Except, you know, for the reaping part. This dry and dismal litany of economic fact has come nowhere close to dislodging the rote messaging of the campaign season, whereby the market-appeasing incumbent is feverishly ginning up the impression that he’s a populist, deep down, since he has had the good political fortune to draw from the GOP deck a complacent former private equity kingpin as his major-party opponent. Hence his cost-free embrace of the Buffett Rule—a cosmetic simulacrum of serious tax reform (tellingly named for a billionaire) with zero chance of passing Congress.

Amid the campaign-friendly, ritual invocation of the Buffett Rule, scarcely anyone noted the president’s craven, and far more consequential, signing of the House Republicans’ JOBS Act. Since so few GOP lawmakers have firsthand acquaintance with actual jobs, they have mistaken the word for an acronym, as in “Jumpstart Our Business Startups.” The JOBS Act suspends independent accounting requirements and due-diligence reporting protocols for businesses floating new stock offerings—which means, in the mobbed-up climate of today’s Wall Street, that it’s essentially a license to commit fraud. And like the Clinton administration’s spectacularly dumb endorsement of the GOP Congress’s repeal of New Deal regulations enacted in the 1933 Glass-Steagall law, the JOBS Act effectively wipes out the recent lessons of financial history, rolling back the enhanced accounting standards signed into law after the catastrophic market failures known as Enron and WorldCom.

Such staggeringly cynical displays are the sort of campaign messaging that matters in the orderly conduct of elections under a plutocracy. The JOBS Act serves as an unmistakable reminder to skittish Wall Street donors that all the loose populist talk is just so much telegenic blather for the impressionable 99 percenters, just as the donor class suspected. When it comes to policy, indeed, Obama’s message is: don’t pay any attention to Warren Buffett’s public shows of tax contrition; rather, heed the way that the Berkshire Hathaway baron amassed his fortune—and go and do likewise.

Don’t doubt, either, that there’s a deeper distemper lurking behind the White House’s content-challenged posturing on national economic policy. The steadfast refusal of the administration to advance anything like a serious industrial policy or an agenda to spur (small-j) jobs growth reflects the same rear-window outlook that has thwarted administrations back to the Carter years. It reflects, in other words, the backwards vision of American business enterprise that prevails in Washington, a city that has no industrial base to speak of but that collects rentier-style wealth under the rule of a permanent lobbying class. Washington is the only major housing market in America to prosper in the wake of the ’08 calamity. This was supposedly so because the center of our national government is “recession proof”; the thinking goes that economic crises spark increased growth in the federal bureaucracy. But the real dosh has been flowing to the exurbs of Metro D.C., where the lords of high-end contract commerce reign, and where your standard GS-4 analyst can’t swing a mortgage loan. Loudon County, the horsey Virginia suburban demesne that’s home to many a power lobbyist, corporate-cum-political consultant, and defense contractor, is the nation’s richest county; nearby Fairfax County is the second richest; and Howard County, Maryland, just across the Potomac, is third.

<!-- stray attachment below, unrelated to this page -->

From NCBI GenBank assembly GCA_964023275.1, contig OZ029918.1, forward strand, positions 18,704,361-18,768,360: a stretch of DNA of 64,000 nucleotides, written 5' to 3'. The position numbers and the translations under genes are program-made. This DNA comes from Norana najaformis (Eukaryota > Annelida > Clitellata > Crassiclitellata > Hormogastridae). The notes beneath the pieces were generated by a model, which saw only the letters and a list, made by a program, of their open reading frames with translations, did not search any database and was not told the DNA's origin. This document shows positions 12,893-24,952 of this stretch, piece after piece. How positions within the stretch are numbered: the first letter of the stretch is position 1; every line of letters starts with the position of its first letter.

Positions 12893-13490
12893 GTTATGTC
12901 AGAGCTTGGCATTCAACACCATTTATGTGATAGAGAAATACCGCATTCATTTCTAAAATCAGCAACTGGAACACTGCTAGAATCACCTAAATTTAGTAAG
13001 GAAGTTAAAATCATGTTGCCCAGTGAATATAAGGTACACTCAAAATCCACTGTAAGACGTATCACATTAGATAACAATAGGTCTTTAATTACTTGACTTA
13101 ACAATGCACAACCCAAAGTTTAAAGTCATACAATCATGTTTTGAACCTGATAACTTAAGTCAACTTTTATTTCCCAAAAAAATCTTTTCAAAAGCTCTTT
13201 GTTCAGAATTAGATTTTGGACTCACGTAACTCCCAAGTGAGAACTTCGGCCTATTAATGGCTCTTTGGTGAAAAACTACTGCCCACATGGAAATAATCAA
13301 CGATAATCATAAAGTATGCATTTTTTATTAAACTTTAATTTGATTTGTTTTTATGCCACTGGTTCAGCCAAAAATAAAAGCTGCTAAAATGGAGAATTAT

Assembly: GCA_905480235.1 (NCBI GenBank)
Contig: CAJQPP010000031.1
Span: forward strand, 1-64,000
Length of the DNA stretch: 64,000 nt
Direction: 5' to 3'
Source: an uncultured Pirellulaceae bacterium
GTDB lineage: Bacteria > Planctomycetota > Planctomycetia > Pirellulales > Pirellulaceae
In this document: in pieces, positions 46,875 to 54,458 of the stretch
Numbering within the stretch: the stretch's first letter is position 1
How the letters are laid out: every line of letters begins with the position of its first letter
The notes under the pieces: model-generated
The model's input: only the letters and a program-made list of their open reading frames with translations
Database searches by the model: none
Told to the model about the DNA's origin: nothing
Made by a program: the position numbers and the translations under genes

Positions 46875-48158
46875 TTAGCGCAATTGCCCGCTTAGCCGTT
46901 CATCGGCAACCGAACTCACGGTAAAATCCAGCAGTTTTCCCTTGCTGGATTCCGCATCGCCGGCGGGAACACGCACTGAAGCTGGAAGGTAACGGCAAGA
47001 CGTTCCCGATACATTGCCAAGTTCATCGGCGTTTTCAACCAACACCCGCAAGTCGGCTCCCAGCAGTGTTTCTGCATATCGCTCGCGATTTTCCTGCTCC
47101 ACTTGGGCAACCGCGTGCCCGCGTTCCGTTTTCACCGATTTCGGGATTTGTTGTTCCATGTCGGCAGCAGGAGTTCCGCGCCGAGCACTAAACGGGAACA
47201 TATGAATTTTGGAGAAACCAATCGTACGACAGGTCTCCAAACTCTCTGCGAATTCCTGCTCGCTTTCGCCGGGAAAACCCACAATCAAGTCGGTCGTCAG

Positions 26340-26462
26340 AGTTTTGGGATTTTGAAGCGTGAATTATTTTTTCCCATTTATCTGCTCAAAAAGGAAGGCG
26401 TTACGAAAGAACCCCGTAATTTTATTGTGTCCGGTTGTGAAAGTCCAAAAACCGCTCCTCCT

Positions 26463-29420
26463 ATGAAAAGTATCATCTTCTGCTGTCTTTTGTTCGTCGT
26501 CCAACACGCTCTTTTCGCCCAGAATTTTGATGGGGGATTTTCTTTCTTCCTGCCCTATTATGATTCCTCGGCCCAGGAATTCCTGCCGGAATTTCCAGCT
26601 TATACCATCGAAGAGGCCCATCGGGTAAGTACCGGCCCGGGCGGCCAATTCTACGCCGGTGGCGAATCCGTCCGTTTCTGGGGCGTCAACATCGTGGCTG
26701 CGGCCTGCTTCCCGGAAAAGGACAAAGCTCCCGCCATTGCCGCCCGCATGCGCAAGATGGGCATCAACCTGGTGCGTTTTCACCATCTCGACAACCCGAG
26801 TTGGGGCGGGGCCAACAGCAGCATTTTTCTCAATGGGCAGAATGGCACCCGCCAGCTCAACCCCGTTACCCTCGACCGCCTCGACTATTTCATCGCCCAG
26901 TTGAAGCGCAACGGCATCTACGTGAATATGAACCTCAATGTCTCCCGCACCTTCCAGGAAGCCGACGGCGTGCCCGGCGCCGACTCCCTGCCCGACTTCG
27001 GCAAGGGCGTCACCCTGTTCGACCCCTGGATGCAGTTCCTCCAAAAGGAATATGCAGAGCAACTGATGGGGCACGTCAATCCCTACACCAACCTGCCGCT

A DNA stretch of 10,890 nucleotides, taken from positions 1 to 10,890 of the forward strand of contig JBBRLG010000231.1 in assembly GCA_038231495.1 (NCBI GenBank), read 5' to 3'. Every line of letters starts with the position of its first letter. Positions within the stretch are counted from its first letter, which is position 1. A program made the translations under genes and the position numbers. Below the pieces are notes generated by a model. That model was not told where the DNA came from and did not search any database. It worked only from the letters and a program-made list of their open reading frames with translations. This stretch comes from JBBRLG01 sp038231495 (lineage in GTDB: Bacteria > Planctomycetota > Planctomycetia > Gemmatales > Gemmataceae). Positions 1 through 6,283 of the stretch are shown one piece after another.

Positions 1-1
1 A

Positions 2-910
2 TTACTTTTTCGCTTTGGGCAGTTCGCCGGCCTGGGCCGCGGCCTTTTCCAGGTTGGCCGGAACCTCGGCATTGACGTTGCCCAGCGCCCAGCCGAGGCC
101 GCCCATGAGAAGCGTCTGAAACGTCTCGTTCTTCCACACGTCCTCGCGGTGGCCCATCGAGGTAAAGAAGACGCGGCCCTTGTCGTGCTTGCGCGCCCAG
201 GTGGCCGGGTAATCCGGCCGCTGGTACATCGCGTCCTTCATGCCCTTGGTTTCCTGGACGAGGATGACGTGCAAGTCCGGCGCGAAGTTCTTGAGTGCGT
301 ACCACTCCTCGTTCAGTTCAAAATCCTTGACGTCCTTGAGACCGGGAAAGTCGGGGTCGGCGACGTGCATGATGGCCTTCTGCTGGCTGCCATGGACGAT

The chronic distortion of actual productive activity on display in the exurbs has bred an official D.C. discourse almost completely at odds with economic reality. This isn’t the case only among the lobbyist-led chorus of lawmakers on Capitol Hill; a singularly surreal vision of economic relations is also, tellingly, the patois of the D.C. media—the reporters, editors, and all-around wise men who are wont to gaze longingly at the real estate listings in Loudon as they lay out in brave, self-regardingly pragmatic detail just what’s best for the long-suffering American worker or the out-of-luck single mother.

Consider a remarkable run of coverage assembled this past winter by the Washington Post—the leading organ of meritocratic self-congratulation in a city filled with smug overachievers. As last year’s Occupy protests against economic privilege abated with the onset of colder weather, the Post’s arbiters of content programmed a series of essays to get to the bottom of the suddenly hot topics of inequality and public perceptions of the social value of wealth.